In episode 16 of the White City Cinema Radio Hour, I welcome my Chicago Independent Film Critics Circle brethren Jason Coffman (The Daily Grindhouse) and Daniel Nava (Chicago Cinema Circuit) back to the program to discuss the year in film. In this 85-minute “super-sized episode,” we each talk up our top five favorite films of the year as well as engage in a lively discussion of encouraging and discouraging cinematic trends and the most underrated and overrated movies of 2016. This episode was recorded in front of a live studio audience while beer and homemade peanut-butter cookies were consumed!
The episode can be streamed for free on the Transistor Chicago website.
In today’s Cine-File listing, I have a new review of Long Way North, my favorite animated film of the year (barring Tower, a non-fiction film that mixes rotoscoped animation with live action). I’m reproducing the review in its entirety below:
Remi Chaye’s LONG WAY NORTH (New French Animation)
This delightful French/Danish co-production, the directorial debut of one Remi Chaye, sneaks into the Gene Siskel Film Center just in the nick of time to claim the title of best new animated film to play Chicago in 2016. LONG WAY NORTH is a rollicking adventure story that centers on Sasha (voiced by Christa Theret and Chloe Dunn), a 15-year-old girl in 19th century Russia who defies the wishes of her aristocratic parents and sets out for the North Pole to look for her grandfather, an explorer who went missing there while on an expedition during the previous year. The grandfather’s reputation is at stake since his ship, the Davai, was supposed to be “unsinkable” and his ill-fated mission has branded him a laughingstock and a failure. While the story is alternately poignant and thrilling, and likely to give young viewers a genuine and welcome dose of grrrl power, the real star of the show is the beautiful hand-drawn animation; Chaye got his start in filmmaking as one of the layout artists on Jean-Francois Laguionie’s THE ISLAND OF BLACK M’OR (2004), which LONG WAY NORTH resembles both in its conception as an almost Herzogian young-adult adventure on the high seas as well as in its early comic-book style of illustration, where clean lines and broad, clearly separated planes of color create bold and indelible graphic images. LONG WAY NORTH will screen at the Siskel in both its original French-language version with English subtitles and in an English-dubbed version. Check the venue’s website for detailed information on the showtimes of each version. (2015, 81 min, DCP Digital) MGS
On Sunday, December 18, Transistor Chicago will host the first ever LIVE recording of my White City Cinema Radio Hour podcast. This event, which is open to the public and BYOB, will feature me talking with fellow critics Jason Coffman (Daily Grindhouse) and Daniel Nava (Chicago Cinema Circuit) about the year in movies. All three of us will discuss our top five favorite films of the year — with commentary — as well as engage in what is sure to be a lively discussion of the most encouraging and discouraging cinematic trends in 2016. WCCRH listeners may recall that Jason and Daniel were on my year-end show in 2015 and that, miraculously, none of us had any of the same titles in our personal top fives. Will that happen again this year? Show up to Transistor in Andersonville this Sunday night to find out! I’ll be bringing homemade peanut-butter cookies and beer.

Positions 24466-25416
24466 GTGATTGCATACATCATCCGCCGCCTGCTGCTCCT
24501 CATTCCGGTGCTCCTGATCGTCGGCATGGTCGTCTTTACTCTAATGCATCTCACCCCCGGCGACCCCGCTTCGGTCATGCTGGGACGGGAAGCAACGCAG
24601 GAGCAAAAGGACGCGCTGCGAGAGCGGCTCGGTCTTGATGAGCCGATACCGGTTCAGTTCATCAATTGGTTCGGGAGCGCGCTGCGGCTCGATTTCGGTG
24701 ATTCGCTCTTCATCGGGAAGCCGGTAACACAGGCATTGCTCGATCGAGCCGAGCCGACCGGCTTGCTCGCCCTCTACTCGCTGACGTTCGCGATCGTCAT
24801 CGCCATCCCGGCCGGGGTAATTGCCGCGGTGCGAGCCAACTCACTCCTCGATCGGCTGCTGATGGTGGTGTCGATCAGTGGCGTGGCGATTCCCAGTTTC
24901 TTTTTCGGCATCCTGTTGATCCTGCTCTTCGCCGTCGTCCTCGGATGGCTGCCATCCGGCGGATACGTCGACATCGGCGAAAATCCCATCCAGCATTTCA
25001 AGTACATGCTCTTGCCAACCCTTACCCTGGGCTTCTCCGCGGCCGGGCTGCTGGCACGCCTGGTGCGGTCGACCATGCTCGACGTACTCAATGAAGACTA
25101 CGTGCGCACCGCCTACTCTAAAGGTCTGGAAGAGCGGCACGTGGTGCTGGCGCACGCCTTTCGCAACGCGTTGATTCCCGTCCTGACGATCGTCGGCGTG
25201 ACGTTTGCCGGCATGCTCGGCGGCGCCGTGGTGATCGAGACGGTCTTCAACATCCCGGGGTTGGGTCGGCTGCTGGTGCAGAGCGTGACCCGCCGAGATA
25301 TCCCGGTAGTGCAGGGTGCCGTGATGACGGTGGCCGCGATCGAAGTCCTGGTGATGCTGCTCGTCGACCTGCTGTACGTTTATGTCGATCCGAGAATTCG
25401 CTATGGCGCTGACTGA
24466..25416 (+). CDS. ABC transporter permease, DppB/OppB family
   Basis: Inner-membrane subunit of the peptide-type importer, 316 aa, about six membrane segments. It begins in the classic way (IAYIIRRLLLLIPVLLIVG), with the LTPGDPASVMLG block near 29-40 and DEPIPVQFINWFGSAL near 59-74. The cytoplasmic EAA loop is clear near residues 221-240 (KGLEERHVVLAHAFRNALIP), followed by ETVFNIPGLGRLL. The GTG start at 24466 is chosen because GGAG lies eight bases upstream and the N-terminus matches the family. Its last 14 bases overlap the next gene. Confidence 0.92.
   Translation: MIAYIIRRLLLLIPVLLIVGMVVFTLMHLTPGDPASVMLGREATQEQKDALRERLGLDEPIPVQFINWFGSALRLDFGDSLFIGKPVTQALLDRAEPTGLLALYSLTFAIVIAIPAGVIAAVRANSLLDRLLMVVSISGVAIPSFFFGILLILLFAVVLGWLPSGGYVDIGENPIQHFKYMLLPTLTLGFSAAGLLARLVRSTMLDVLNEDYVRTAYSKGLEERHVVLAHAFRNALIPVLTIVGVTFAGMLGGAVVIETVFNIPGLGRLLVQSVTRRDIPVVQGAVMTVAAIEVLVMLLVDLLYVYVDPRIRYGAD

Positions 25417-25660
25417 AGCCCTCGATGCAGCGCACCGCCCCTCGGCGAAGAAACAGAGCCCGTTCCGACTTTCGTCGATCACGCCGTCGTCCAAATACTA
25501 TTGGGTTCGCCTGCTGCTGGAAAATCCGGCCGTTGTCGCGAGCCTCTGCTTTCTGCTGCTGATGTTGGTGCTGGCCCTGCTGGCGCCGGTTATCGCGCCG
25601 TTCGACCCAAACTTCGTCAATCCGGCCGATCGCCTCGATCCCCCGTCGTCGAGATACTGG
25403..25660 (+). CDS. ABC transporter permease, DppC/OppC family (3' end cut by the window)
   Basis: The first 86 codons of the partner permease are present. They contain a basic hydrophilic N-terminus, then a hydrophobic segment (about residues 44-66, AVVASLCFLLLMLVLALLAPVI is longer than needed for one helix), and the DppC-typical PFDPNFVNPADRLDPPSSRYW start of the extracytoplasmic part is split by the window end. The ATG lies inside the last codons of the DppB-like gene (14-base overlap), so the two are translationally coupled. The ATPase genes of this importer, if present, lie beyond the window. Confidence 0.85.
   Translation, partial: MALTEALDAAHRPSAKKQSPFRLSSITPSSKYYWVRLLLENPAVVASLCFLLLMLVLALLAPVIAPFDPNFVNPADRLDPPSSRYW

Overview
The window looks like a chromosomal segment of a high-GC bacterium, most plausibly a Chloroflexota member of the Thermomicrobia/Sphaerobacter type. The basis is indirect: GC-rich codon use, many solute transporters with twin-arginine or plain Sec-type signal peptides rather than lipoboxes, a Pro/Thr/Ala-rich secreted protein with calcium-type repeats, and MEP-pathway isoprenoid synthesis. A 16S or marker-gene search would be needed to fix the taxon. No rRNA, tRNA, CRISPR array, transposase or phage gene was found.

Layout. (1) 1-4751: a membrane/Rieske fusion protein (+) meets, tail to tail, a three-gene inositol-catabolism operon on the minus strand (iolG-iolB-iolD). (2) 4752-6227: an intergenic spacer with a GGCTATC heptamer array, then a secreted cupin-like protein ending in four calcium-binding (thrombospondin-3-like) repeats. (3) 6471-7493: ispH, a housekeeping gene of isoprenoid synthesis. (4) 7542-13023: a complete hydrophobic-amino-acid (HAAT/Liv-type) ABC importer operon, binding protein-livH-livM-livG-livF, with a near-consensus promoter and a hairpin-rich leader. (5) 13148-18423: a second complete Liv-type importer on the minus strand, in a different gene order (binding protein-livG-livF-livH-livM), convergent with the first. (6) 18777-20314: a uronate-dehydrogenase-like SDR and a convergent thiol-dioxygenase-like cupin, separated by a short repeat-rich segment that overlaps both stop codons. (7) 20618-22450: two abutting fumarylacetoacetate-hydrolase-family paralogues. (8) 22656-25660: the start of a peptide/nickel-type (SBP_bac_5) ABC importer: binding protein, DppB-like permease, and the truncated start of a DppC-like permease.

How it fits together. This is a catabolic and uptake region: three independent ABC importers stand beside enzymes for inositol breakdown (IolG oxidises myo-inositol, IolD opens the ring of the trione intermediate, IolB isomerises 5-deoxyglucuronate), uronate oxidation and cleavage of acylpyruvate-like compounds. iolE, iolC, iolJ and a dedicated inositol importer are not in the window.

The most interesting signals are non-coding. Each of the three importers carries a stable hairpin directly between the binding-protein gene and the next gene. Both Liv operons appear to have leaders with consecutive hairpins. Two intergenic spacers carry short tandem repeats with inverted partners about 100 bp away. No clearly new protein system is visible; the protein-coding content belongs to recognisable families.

The sixth episode of the White City Cinema Radio Hour is now online. I had a lot of fun talking with film critics Jason Coffman (The Daily Grindhouse) and Daniel Nava (Chicago Cinema Circuit) about the year in movies. We each count down our top five favorite films of the year — with commentary — as well as engage in a lively discussion of the most overrated and underrated films of the year. Incredibly, there was no overlap in our top five lists! You can listen to the episode on the Transistor site here (it will also be up on iTunes shortly).
In other news, I will be introducing a screening of Vincente Minnelli’s Some Came Running at Transistor this Saturday evening to celebrate the Sinatra Centennial. Here is the description I wrote for the website:
Saturday night film screening: Chicago independent filmmaker, author and film studies instructor Michael Glover Smith presents Some Came Running on the Sinatra Centennial. 8:00 p.m. Free, BYOB.
Come celebrate Frank Sinatra’s 100th birthday at this special Transistor screening of Vincente Minnelli’s 1958 masterpiece ‘Some Came Running.’ While Ol’ Blue Eyes will always justly be remembered first and foremost as one of our greatest singers, this classic melodrama proves that he also had positively Brando-esque acting chops. In Minnelli’s boldly stylized adaptation of a James Jones novel, Sinatra plays Dave Hirsh, a writer and Army vet who struggles to re-adjust to civilian life after returning to his hometown of Parkman, Indiana. Joining him are Dean Martin and Shirley MacLaine in juicy supporting roles, making this the first and best of the ‘Rat Pack’ movies.
Hope to see you there!